Medial tibial tubercle transfer (Elmslie-Trillat procedure) and anteromedialization of the tibial tubercle (Fulkerson procedure) have been described to alter osseous alignment in the setting of recurrent patellar instability [25-30]. These techniques involve cutting or altering the tibial tubercle and fixing the bone to a new location depending on the procedure. Patella alta and abnormal patellar tracking secondary to external tibial torsion relative to the trochlear groove are typically addressed. The selected plane of the osteotomy needs to be individualized for each patient. A modified Elmslie-Trillat procedure in a 15 to 20 plane that medializes and corrects malrotation may be the most frequently used approach for patients with typical recurrent instability. 

The indications for a distal realignment in the setting of recurrent instability include a TT-TG distance of >15 mm and a Caton-Deschamps ratio of >1.4 [31-33]. Isolated medialization of the tibial tubercle decreases the resultant lateral force vector acting on the patella and consequently increases patellofemoral stability. The preferred magnitude of medialization varies, but the majority of researchers agree that postoperative TT-TG goals should be 9 to 15 mm [34-35]. Anteromedialization is another approach that combines the positive effects of the isolated medial and anterior transfers. A long osteotomy is performed to maximize the surface area and provide sufficient length for safe fixation with a minimum of two screws to control both rotation and translation [37].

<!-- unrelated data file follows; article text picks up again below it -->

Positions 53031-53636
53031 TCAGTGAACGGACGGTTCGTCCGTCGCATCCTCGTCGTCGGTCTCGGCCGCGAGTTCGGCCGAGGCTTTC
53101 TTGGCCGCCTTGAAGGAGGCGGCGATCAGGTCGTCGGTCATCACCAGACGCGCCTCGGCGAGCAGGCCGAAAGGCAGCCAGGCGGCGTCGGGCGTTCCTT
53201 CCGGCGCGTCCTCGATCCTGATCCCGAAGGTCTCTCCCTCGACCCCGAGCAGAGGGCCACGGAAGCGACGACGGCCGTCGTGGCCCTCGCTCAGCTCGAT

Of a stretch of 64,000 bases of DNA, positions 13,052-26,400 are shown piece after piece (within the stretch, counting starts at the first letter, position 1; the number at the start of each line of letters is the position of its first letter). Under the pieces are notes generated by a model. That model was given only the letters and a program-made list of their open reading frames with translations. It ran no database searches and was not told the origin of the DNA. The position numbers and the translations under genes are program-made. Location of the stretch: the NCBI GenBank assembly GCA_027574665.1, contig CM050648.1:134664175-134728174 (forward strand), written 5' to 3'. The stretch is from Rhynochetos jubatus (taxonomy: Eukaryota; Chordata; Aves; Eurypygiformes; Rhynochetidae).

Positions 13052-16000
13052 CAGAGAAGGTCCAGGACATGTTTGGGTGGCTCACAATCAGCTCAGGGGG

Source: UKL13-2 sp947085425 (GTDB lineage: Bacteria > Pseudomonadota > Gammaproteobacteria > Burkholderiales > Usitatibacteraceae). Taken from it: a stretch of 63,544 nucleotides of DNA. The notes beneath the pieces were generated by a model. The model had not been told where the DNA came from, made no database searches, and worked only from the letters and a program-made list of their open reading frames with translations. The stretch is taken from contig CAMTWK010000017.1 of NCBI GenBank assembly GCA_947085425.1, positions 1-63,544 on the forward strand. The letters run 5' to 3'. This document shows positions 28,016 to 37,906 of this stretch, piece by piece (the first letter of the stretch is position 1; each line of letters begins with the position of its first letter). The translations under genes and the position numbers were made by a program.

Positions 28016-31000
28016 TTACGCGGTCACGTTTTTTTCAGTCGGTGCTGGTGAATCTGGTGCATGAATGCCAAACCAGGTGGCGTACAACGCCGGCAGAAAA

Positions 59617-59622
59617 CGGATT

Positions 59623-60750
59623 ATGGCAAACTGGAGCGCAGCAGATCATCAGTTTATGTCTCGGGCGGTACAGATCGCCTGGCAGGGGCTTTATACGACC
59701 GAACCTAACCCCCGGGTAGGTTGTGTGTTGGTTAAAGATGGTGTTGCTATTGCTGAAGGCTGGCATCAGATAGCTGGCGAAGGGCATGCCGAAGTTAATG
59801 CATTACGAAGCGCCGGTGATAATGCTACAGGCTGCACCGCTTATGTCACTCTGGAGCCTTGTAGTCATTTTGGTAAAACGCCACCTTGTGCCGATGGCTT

The approach is individualized to balance correction of the malrotation against the potential impacts of patellofemoral contact mechanics and chondral surfaces. The overall complication rate following osseous distal realignment procedures has been reported to be 7.4 percent, with more than 50 percent being from symptomatic hardware [37-38]. Procedures alongside tibial tubercle transfer such as lateral release, MPFL reconstruction and trochleoplasty are common. Limitations exist in the literature, but there is a low chance of redislocation (0 to 15 percent) and satisfaction rates of good or excellent were 63 to 90 percent [38-39].